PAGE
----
In addition to the head, bisexual people also experience more diverse pleasures in the body.
A female interviewee said that when you have sex with a woman, you must have an orgasm. If a girl doesn’t orgasm, she doesn’t know when to stop. The implication is obvious.
Another male interviewee said that having sex with a woman is more discreet, while with a man, it is more straightforward and can try more.
It can be seen that, in addition to the expansion of the spiritual level, it can enrich and excavate physical desires, and it is also enough to make bisexuals proud.
With so many advantages, would you be tempted if you could freely choose your sexual orientation?
But, obviously, they don’t get all the benefits.
First, bisexuals have a hard time introducing themselves to others.
For bisexuals, introducing themselves to heterosexual friends, heterosexuals will focus on the “ah? You are gay!” part, and may get “homophobic” results.
When introducing themselves to gay friends, gays will imagine that although bisexuals will be with the same sex, under social pressure, they will still choose the most favorable position for themselves, and if necessary, disguise themselves as heterosexuals to get away with it.
Yes, unlike homophobia in heterosexual groups, “bisexual” fear can spread both in mainstream society and in the gay community at the same time.
This dilemma of being “excluded” often leaves bisexuals facing the problem of double coming out.
That is to say, they must have the courage to come out with heterosexuals and say that they like the same sex (at the same time), and they must also have the courage to come out with gays and say that they like the opposite sex (at the same time).
Therefore, most bisexuals choose to conceal their sexual orientation: avoid talking about their heterosexual relationships in the gay circle, and hide their homosexual orientation in the heterosexual group. (As a result, once dismantled, it highlights their negative label of “siding on the wall.”)
And, of course, family.
Parents won’t understand: “Bisexual”? Does that mean you like the opposite sex too? Then you get married honestly, what are you doing! waste time!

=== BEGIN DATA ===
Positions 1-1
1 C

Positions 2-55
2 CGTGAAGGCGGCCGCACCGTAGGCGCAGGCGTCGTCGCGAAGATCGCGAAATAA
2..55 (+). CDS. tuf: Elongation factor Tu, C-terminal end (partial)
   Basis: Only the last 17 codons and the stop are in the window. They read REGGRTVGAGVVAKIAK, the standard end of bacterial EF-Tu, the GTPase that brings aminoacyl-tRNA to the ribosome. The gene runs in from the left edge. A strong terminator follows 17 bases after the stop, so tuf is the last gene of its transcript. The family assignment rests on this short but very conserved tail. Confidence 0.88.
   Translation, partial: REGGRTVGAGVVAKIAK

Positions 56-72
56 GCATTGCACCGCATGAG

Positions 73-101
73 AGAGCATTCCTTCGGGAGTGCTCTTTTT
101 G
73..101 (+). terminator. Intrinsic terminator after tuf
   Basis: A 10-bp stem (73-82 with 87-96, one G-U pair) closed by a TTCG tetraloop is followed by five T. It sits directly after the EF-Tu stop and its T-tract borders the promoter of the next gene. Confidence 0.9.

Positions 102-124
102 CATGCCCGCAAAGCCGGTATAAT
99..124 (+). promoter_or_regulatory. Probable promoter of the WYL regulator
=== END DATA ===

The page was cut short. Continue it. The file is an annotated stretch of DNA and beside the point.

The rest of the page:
Because coming out is so tricky, denying yourself has become the norm for bisexuals.
They tend to adopt a “whatever relationship you are in, say who you are” strategy. If someone asks, try to explain again.
For example, a female interviewee said that she was gay when she interacted with women; when she interacted with men, she naturally became heterosexual (heterosexuals don’t need to specifically say that they are “heterosexual”, ha). And when she married a man, her friend asked in astonishment, “Huh? How do I remember you were dating a girlfriend before?” She confessed, “Actually, I’m bisexual.”
Ironically, because of the self-denial of bisexuals, the public is used to denying their real existence.
Even psychological researchers couldn’t find them, so they could only choose to find bisexuals willing to interview on domestic gay forums.
In other words, bisexuality, which should exist as an independent sexual orientation, can only be included in “homosexuality”.
“My friend thinks there’s no such thing as bisexuality, it’s all a lie. It’s either gays who pretend to be normal and don’t have the guts to come out, or heterosexuals who sneak into the circle and want to take risks and try new things, or maybe it’s something The bastard who wants everything but can never figure it out”
Second, bisexuals struggle to gain social acceptance.
In today’s society, people no longer make a fuss about “homosexuality”, but they still have a strong tendency to “monosexuality”.
People don’t think of bisexuality as an independent sexuality, they just think of them as confused prodigals who haven’t found a clear identity yet, or cowards who dare not admit to being gay.
Social identity is just as important as self-identity.
Even if bisexuals are proud of their sexuality, social and cultural attitudes towards bisexuality will undermine the strength of bisexuals and affect their living environment.
Psychologist Jo Eadie argues that public fear of bisexuality can be read as a fear of the breakdown of the gay/heterosexual binary system.
Bisexuality is denied because it is seen as a threat to those well-defined social positions.
Being considered a dangerous and uncontrollable force, there is a legitimate excuse for oppressing bisexuals.
Denial, misunderstanding, stigmatization…as we do with all novelties that can disrupt the established order.
Think about it, if society gives bisexuals enough tolerance so that they can all be honest about their sexual orientation, it would be a good thing for monosexuals.
We can also have more accurate relationship selections, can’t we?
Sexologists believe that “sexual orientation” is a continuum from absolute homosexuality to absolute heterosexuality.
Monosexism, by creating the illusion that “people only like one gender” (heterosexual or same-sex), ignores and distorts the middle ground of the fluidity of sexual orientation.
So, while bisexuals may not necessarily outnumber heterosexuals or homosexuals, culturally speaking, bisexual cultures may be more diverse than homosexuals and heterosexuals.
Self-awareness is one of the definitions of higher animals.
And one of the vices of the giant baby is to give up finding himself.
Hopefully, human civilization will not disappoint us.